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Mike Reyes

32 Scenes That Are Dramatically Enhanced By Their Musical Scores

Paddington looking out a window in Paddington.

Music is a vital source of energy for any movie, whether it’s a carefully selected soundtrack or a bespoke musical score. In the case of that second option, there are so many moments one can trace back fond memories of pictures like Jurassic Park and James Bond movies, right down to the scene. With that in mind, we’re about to get nostalgic and recall scenes that are dramatically enhanced by their musical scores. 

(Image credit: Universal/Amblin)

The Visitor’s Center Showdown - Jurassic Park (John Williams)

The legendary John Williams’ resume of music is nothing short of mythical, especially through his efforts in films such as Jurassic Park. If you’ve never felt a swell of excitement when Roberta the T-Rex swoops in to save the day, then maybe you need to listen to the cue “T-Rex Rescue and Finale” again, just to be sure. 

(Image credit: Warner Bros. Pictures)

Arthur Fleck’s Killing Joke - Joker (Hildur Guðnadóttir)

Composer Hildur Guðnadóttir’s score for Joker isn’t a traditional soundscape, but rather an element as off-kilter as its own dark protagonist. When Arthur Fleck (Joaquin Phoenix) tells his infamous killing joke to late-night host Murray (Robert De Niro) the unrelenting tension of melodic elements heard on cues like “Escape from the Train” propel this scene to its fatal, horrific conclusion.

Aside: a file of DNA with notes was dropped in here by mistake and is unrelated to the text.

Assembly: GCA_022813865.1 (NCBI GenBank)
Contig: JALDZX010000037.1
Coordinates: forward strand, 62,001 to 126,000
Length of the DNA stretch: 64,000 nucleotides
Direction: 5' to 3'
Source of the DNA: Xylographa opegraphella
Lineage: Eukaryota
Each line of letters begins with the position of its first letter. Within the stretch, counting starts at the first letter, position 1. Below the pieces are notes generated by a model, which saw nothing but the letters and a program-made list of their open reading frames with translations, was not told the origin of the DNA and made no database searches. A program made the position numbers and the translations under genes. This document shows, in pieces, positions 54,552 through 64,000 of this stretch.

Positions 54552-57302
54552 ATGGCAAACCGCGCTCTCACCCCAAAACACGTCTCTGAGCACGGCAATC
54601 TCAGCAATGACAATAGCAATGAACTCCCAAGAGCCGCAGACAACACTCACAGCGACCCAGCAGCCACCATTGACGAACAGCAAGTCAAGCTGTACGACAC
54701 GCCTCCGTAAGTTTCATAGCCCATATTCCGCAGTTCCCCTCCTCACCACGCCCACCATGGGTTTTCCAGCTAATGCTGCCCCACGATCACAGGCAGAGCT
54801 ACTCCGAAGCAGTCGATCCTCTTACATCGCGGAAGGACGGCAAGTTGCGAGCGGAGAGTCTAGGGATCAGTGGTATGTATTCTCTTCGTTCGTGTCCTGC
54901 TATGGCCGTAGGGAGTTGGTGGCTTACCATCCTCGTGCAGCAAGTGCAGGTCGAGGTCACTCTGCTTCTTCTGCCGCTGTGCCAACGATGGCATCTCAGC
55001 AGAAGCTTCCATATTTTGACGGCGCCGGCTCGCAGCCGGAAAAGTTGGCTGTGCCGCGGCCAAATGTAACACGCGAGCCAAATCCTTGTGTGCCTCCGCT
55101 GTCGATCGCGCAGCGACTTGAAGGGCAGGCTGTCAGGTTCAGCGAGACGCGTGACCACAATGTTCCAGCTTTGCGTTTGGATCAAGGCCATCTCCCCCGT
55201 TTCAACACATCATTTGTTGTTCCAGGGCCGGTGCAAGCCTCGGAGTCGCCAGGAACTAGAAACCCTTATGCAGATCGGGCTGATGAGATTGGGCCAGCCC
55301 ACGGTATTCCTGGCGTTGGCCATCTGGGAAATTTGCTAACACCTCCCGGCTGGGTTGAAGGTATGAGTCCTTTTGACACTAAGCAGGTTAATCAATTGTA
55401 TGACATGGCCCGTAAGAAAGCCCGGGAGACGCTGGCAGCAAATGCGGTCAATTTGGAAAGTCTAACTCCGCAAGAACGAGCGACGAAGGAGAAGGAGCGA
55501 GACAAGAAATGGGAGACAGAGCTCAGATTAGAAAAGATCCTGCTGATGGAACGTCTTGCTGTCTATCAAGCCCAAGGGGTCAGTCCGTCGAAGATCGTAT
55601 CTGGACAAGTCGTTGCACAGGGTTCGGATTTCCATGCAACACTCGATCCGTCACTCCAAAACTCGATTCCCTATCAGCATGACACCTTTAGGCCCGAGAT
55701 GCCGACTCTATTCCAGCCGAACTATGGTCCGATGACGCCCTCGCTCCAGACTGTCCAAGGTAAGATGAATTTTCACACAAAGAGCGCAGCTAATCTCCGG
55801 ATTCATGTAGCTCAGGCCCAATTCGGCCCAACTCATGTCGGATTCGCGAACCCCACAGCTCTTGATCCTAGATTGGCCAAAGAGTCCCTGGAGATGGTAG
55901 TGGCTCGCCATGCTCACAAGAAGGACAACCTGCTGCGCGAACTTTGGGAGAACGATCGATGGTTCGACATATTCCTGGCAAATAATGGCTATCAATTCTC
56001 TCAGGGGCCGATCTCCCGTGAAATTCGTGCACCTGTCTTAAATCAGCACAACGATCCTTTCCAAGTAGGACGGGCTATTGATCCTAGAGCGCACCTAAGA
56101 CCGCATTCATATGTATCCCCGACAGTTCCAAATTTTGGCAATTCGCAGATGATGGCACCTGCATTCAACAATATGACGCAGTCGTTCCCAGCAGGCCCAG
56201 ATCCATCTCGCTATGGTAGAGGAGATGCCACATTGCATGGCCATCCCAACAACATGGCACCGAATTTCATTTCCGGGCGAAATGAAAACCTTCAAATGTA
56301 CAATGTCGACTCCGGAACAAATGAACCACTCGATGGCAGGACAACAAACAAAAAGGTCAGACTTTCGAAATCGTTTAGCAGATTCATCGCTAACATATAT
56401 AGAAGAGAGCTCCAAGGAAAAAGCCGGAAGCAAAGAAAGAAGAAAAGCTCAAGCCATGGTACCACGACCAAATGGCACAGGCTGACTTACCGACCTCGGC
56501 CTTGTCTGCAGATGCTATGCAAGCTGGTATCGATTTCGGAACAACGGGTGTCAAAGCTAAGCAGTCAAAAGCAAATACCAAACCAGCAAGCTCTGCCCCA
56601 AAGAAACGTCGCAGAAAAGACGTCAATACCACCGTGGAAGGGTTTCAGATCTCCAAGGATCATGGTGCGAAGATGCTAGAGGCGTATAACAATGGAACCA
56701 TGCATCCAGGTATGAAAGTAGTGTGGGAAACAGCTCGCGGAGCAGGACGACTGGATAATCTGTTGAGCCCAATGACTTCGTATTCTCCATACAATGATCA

(Image credit: Disney/Pixar)

The Adventures Of Carl And Ellie - Up (Michael Giacchino)

It’s ok if you tear up just reading the words “Married Life,” as Michael Giacchino’s legendary opener for Disney/Pixar’s Up has associated that title with the greatest heartbreak imaginable. As we watch Carl and Ellie Frederickson’s courtship move through the years, the tune carries these dialogue-free scenes with all of the required emotional weight. 

(Image credit: DreamWorks Pictures)

Hiccup And Toothless’ Test Drive - How To Train Your Dragon (John Powell)

Heroes and buddies alike need their theme music, especially when an adventure like the How To Train Your Dragon series is afoot. Through John Powell’s sweeping cue “Test Drive” on the soundtrack of the 2010 franchise starter, we see Toothless and Hiccup (Jay Baruchel) finally teaming up to be the dragon/rider combo that eventually find themselves part of a greater adventure.